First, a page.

Spring is in full swing and summer is right around the corner. If you work in agricultural, turf, landscape, or structural settings, you are probably at your busiest. If you handle pesticides as part of your work, you most likely wear some sort of personal protective equipment (PPE). However, do you know if you are wearing the right type for the job that you do? Wearing the appropriate PPE, taking it off the right way, and correctly cleaning it prevents unnecessary pesticide exposure to yourself and others. Learn the steps so you don't expose your family members or those around you to pesticide residues by viewing a brand new online course on Proper Selection, Use, and Removal of Personal Protective Equipment from the UC Statewide IPM Program (UC IPM).
The course is approved by the California Department of Pesticide Regulation (DPR) for 1.5 hours in the Laws and Regulations category. This course is designed for all pesticide handlers with the goal to provide them with information on pesticide labels and the California Code of Regulations (CCR) to help them select, wear, remove, and dispose of or store PPE.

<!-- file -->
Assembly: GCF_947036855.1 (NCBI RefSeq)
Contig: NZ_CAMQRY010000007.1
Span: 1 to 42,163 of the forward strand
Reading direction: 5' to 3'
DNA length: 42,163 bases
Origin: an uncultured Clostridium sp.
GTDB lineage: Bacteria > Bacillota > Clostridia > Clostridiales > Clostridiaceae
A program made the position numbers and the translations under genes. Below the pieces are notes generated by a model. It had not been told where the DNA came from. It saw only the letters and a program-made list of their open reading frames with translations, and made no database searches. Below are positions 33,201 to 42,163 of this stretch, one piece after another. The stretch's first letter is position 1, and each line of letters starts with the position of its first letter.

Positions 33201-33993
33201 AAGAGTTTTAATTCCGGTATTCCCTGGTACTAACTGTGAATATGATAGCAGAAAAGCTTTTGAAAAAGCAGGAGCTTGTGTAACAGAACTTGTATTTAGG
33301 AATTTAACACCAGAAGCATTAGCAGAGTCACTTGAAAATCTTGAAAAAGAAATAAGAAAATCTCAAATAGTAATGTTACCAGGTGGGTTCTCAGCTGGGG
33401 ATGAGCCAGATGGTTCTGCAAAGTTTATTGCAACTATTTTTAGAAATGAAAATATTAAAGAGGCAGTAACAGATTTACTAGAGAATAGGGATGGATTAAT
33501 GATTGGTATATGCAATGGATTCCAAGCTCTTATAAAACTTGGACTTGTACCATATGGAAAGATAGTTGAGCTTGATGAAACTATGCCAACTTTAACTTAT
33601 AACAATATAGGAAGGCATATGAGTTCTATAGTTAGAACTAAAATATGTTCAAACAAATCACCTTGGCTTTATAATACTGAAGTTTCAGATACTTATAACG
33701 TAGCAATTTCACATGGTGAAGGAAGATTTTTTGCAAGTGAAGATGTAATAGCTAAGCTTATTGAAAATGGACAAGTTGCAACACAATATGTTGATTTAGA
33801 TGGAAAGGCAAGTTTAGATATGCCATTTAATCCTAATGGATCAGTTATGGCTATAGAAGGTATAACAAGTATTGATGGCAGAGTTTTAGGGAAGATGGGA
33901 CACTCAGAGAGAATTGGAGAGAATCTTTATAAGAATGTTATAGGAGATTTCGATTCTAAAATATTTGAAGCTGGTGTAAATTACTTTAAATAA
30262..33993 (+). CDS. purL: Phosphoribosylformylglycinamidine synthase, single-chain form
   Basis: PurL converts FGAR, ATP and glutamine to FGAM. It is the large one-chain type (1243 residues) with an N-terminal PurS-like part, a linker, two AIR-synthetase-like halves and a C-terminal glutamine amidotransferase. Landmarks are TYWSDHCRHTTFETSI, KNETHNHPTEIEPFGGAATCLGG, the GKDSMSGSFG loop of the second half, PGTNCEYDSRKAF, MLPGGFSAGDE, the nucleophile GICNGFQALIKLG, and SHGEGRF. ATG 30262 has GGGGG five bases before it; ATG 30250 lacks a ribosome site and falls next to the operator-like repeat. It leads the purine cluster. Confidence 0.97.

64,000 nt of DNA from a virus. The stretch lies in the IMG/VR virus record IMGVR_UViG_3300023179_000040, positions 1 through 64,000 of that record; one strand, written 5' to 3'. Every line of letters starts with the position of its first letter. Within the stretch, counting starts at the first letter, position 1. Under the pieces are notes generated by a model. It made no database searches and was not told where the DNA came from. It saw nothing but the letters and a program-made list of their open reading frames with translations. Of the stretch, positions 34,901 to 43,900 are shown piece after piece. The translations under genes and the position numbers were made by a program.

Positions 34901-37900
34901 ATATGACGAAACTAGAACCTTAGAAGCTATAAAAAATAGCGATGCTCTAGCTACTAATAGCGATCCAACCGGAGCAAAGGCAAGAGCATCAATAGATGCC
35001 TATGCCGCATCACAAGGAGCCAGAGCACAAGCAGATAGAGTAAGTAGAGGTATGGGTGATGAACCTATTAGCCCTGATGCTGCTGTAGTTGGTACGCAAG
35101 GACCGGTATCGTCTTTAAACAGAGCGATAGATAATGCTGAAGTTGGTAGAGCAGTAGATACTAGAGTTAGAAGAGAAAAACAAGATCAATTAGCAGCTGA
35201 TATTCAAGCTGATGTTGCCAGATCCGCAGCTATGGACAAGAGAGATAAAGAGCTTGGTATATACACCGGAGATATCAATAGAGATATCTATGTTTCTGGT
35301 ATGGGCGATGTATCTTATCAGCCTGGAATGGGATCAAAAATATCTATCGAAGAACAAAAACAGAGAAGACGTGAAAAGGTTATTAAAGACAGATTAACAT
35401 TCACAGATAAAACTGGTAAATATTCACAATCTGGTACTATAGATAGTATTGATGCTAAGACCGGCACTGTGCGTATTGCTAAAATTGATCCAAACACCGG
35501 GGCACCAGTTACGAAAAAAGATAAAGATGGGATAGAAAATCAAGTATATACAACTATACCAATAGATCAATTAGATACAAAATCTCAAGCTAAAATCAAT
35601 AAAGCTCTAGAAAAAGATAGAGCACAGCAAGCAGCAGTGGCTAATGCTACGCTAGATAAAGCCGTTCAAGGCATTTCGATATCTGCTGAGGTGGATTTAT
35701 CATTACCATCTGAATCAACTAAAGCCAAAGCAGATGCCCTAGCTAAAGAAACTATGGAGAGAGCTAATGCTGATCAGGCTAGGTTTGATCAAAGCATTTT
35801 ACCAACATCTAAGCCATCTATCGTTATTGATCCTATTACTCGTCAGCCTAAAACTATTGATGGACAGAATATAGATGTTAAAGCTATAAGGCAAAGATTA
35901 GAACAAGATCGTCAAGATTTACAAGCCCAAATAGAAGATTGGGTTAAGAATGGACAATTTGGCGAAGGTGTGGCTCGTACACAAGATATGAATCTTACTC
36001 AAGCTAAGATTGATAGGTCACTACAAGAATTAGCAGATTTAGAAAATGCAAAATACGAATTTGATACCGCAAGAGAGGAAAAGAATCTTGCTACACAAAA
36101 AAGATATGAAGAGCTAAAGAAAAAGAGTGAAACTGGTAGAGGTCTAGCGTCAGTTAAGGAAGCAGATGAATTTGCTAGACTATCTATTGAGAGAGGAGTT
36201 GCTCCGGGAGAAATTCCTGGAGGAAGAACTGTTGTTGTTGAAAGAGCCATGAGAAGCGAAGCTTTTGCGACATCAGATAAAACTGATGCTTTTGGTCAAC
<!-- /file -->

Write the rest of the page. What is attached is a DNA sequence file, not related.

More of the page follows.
In California, all pesticide handlers (applicators, mixers, loaders, those who transport pesticides, or those who fix application equipment) are legally required to wear PPE. However, in order to get the most protection from PPE, it must be used correctly. Violations involving the incorrect use of PPE were the second most commonly reported type of agricultural-use violation in 2017 as reported by DPR (PDF).
The new PPE online course opens with a scenario describing a real example of an accident reported to DPR that led to an incident of pesticide exposure because the correct eye protection was not worn. The content that follows is divided into six instructional modules, highlighting types of PPE, how to select it, and when certain items should be worn. Answer short questions about the different types of PPE. Open pesticide labels to learn how to select the right PPE and learn when certain items should be worn. Short how-to videos and animated sequences demonstrate the proper way to put on or remove items such as gloves, coveralls, respirators, and eyewear. You must pass a final test with 70% or higher to receive your certificate of completion and continuing education hours.